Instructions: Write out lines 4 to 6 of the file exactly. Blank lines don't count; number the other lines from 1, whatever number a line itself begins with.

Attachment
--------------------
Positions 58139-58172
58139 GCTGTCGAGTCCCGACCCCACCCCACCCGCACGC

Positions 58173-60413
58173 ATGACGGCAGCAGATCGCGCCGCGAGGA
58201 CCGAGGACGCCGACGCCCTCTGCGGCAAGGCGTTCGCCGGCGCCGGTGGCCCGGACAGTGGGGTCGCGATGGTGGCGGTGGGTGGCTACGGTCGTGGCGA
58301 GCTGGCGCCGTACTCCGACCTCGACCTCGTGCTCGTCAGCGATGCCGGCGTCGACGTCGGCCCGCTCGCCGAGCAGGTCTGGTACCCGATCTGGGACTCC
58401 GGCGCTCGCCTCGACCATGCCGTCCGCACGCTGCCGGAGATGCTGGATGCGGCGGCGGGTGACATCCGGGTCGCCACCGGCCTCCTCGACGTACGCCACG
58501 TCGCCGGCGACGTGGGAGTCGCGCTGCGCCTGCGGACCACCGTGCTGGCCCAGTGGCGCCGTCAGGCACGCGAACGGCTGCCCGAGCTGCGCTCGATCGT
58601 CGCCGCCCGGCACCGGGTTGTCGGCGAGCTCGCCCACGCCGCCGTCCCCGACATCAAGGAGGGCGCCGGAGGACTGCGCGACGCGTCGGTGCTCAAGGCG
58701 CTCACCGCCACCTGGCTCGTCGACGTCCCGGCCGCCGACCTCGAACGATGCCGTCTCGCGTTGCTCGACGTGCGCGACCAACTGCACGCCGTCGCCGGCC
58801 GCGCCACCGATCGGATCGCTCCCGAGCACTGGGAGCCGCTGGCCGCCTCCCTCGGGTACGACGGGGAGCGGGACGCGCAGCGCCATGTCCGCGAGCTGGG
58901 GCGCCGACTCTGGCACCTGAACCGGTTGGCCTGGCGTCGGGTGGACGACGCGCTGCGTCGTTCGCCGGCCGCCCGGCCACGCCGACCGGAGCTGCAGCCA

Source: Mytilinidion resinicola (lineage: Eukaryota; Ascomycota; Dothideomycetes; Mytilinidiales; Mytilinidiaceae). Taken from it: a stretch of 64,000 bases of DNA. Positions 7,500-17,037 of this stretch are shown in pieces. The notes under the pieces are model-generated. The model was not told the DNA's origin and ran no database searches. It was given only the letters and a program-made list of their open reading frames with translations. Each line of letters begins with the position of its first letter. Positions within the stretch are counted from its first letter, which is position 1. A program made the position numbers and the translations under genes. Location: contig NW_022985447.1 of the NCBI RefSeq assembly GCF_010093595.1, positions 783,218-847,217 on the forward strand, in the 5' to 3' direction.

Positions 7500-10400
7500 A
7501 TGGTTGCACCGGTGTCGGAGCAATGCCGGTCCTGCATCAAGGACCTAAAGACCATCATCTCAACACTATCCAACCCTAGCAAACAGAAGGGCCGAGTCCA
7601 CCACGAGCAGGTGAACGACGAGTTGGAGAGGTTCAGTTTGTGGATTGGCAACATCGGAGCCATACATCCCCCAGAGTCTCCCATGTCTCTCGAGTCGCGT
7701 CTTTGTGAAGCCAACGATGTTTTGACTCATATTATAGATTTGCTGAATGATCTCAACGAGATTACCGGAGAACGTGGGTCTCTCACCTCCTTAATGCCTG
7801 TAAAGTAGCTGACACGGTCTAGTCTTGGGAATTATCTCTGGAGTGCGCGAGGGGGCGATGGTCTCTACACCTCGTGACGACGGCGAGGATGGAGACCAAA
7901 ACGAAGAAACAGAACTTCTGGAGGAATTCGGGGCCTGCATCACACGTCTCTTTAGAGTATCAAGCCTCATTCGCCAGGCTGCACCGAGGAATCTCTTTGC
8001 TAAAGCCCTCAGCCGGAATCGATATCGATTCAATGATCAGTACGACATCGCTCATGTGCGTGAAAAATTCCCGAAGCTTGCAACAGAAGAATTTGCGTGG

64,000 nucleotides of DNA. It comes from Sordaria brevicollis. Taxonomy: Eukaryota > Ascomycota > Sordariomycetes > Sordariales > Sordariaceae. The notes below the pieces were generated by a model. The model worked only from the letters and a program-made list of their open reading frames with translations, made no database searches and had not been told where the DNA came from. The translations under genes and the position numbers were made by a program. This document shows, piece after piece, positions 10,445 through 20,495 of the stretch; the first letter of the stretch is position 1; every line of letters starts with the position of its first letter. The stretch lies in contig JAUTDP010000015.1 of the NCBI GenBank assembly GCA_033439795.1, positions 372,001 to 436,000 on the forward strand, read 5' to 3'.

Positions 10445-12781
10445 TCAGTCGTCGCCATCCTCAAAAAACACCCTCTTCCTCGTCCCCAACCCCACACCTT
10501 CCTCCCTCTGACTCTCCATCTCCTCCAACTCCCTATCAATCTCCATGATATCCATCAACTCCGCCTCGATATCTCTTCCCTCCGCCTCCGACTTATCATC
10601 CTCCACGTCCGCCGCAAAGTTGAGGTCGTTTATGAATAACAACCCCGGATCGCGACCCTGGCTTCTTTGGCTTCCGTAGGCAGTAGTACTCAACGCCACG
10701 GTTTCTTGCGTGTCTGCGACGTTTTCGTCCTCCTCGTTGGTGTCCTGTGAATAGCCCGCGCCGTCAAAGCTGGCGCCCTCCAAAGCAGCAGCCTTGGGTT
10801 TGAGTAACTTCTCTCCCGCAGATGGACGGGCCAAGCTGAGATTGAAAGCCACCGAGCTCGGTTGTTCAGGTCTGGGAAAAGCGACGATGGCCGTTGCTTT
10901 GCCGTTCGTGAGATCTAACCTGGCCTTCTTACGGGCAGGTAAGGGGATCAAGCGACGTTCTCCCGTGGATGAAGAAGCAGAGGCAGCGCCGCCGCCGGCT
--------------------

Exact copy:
58173 ATGACGGCAGCAGATCGCGCCGCGAGGA
58201 CCGAGGACGCCGACGCCCTCTGCGGCAAGGCGTTCGCCGGCGCCGGTGGCCCGGACAGTGGGGTCGCGATGGTGGCGGTGGGTGGCTACGGTCGTGGCGA
58301 GCTGGCGCCGTACTCCGACCTCGACCTCGTGCTCGTCAGCGATGCCGGCGTCGACGTCGGCCCGCTCGCCGAGCAGGTCTGGTACCCGATCTGGGACTCC